Another reason I think the Warden mentioned the two-week timeline is to remind us that it wasn’t all that long ago that Jim Heron was getting down and dirty with Devina in ‘Covet’ . . . because there is quite a big focus in this book, on Devina’s growing infatuation with Jim. Actually, there’s also a growing focus on Devina as a multifaceted villain, complete with OCD quirks and job pressures. I’m not so sure how I feel about this; on the one hand, I always love a bad guy with shades of grey. But on the other hand, I have been enjoying Devina’s truly heinous self . . . and I’m not entirely certain that the Warden won’t continue to give Devina more emotional depth, and possibly push her towards Jim. I really, really hope not. Because that’s creepy. Although, I think it may help to throw a spanner in the Sissy/Jim romance if Devina is in a viable love triangle with them – and I'd be interested to see how it plays out, if Jim (the veritable balance in this whole game) has to choose between the evil Devina, and the innocent Sissy.

All in all, I think this series is going a little wonky. We’re four books in now, and Sissy is still being alluded to as the ultimate Mary-Sue, we’ve been reading the same guy-needs-true-love-to-make-a-win-for-heaven storyline and Devina has only just started to become more multifaceted. *Sigh*. I’m struggling with this series, I really am.

2/5

8 comments:

  1. Gosh I am so disappointed with this. I stopped like at 40% because it was so slow! I couldn't care less about Carmichael, I wish she just introduced someone else. / Braine

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    1. I think for lots of people this 4th book was 'do or die', the big decider for if people would keep on reading in what has been an epically so-so series. I don't think the Warden managed to convince any fence-sitters to stick with it.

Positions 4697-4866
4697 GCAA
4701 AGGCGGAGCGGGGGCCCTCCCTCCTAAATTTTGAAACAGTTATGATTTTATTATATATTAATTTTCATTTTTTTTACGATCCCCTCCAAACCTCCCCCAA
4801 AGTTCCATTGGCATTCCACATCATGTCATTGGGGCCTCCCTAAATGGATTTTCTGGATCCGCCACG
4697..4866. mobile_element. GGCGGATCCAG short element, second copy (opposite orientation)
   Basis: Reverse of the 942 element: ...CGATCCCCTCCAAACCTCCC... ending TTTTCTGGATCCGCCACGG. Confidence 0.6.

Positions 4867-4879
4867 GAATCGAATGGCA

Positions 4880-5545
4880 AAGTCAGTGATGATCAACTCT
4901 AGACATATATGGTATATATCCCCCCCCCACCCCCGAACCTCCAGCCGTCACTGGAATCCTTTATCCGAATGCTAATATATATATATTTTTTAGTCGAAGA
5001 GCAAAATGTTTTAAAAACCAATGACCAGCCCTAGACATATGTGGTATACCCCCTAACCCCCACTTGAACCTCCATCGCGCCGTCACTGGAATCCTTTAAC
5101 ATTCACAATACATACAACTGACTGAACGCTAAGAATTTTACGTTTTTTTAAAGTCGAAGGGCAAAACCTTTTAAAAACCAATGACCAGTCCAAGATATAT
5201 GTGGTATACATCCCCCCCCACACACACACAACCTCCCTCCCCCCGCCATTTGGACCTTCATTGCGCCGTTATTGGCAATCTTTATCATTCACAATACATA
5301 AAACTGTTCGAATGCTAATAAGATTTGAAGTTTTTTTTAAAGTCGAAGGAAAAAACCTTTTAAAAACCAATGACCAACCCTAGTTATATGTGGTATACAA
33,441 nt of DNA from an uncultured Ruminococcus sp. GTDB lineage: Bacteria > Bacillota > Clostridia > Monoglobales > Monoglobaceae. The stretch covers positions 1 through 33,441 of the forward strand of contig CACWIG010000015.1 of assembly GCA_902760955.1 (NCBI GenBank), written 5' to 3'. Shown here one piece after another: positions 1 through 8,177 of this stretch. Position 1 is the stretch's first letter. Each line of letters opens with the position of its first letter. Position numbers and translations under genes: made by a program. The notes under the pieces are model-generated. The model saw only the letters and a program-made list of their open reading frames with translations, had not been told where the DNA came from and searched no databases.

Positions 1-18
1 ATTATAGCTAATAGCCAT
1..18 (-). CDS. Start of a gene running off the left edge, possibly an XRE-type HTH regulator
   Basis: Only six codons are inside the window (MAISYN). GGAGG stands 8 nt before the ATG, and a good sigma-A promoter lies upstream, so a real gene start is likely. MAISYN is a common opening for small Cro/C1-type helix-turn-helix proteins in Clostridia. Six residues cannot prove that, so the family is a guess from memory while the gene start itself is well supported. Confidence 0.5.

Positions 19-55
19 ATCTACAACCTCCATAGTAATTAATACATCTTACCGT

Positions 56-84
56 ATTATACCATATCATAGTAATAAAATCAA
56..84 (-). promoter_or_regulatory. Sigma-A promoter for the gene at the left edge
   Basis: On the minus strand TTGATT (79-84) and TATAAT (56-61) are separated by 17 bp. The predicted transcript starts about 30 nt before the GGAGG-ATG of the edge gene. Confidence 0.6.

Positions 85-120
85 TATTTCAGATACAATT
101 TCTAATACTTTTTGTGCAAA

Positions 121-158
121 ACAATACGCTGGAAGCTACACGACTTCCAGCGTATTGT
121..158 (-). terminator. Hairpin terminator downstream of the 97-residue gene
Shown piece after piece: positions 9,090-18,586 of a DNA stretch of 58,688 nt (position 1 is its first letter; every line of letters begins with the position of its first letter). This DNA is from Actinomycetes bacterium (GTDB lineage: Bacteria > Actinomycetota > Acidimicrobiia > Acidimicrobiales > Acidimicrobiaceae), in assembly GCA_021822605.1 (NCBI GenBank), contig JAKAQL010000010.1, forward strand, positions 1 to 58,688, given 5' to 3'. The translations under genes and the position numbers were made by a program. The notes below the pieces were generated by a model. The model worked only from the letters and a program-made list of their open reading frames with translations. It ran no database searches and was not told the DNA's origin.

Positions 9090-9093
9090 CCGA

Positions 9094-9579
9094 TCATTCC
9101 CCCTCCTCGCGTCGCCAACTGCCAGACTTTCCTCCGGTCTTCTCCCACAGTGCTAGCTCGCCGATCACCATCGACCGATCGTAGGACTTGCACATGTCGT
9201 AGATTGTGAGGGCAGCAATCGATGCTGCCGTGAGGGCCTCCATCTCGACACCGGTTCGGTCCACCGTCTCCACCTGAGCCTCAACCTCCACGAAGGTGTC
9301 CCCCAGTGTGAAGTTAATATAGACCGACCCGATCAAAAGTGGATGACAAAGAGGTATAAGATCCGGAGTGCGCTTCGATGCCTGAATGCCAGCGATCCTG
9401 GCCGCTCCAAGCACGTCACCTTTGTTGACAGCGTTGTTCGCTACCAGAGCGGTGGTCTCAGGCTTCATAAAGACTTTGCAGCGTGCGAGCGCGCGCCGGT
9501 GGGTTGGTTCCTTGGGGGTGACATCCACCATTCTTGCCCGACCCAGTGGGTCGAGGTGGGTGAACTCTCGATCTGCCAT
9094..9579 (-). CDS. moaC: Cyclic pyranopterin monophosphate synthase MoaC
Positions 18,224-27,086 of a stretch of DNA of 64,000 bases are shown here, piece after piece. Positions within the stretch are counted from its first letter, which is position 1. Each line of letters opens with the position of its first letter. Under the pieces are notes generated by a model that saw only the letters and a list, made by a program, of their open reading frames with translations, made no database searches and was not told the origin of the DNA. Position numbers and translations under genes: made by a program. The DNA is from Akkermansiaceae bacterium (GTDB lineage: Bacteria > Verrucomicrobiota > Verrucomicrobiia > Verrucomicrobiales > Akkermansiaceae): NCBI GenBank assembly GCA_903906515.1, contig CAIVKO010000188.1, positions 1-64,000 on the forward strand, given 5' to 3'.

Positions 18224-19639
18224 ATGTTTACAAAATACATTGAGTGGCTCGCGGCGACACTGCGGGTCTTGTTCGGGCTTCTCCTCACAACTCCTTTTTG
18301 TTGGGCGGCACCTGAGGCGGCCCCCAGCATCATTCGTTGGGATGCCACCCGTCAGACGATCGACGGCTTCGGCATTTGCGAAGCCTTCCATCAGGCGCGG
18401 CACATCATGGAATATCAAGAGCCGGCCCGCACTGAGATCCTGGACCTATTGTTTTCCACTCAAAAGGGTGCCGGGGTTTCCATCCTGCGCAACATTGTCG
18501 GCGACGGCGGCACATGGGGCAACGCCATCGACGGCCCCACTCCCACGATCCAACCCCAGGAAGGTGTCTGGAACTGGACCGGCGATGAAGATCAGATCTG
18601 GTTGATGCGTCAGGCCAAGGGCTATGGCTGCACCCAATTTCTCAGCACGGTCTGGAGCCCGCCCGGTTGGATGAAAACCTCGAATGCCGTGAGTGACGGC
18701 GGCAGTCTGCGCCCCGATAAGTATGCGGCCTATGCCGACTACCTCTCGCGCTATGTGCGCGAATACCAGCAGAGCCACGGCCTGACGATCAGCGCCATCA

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  2. What a shame, but a great honest review. I have heard a lot about Ward but am yet to read anything so far

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    1. I think she is great, but like with any author cannot produce all winning books...

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  3. I think it would be interesting if either Sissy comes out of the wall completely bat-shit crazy or proves to be not as mary-sue like as everybody in her life (Jim included) thought, but we all know that's unlikely... And, come on, we need a girl's soul to be saved next.

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    1. Oh, if Sissy comes out perfectly fine (and all 'Mary-Sue') I will be annoyed. That won't be interesting or believable. But it is high-time she came out of that dang wall already!

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  4. I was pretty disturbed and creeped out over Jim and Devina's sexual relationship in this book. I still cannot understand why he did it with her - twice! Was that plot necessary? It just ruined the whole thing for me.

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    1. Me too!!!! I hope that when Sissy hurries up and comes out of that wall she grills Jim about that (since she saw it happen!)

      It was a very disturbing moment - even more so because Devina seems to really love (*gag*) Jim now. It was crazines. I don't know if the Warden has quite explained that one yet...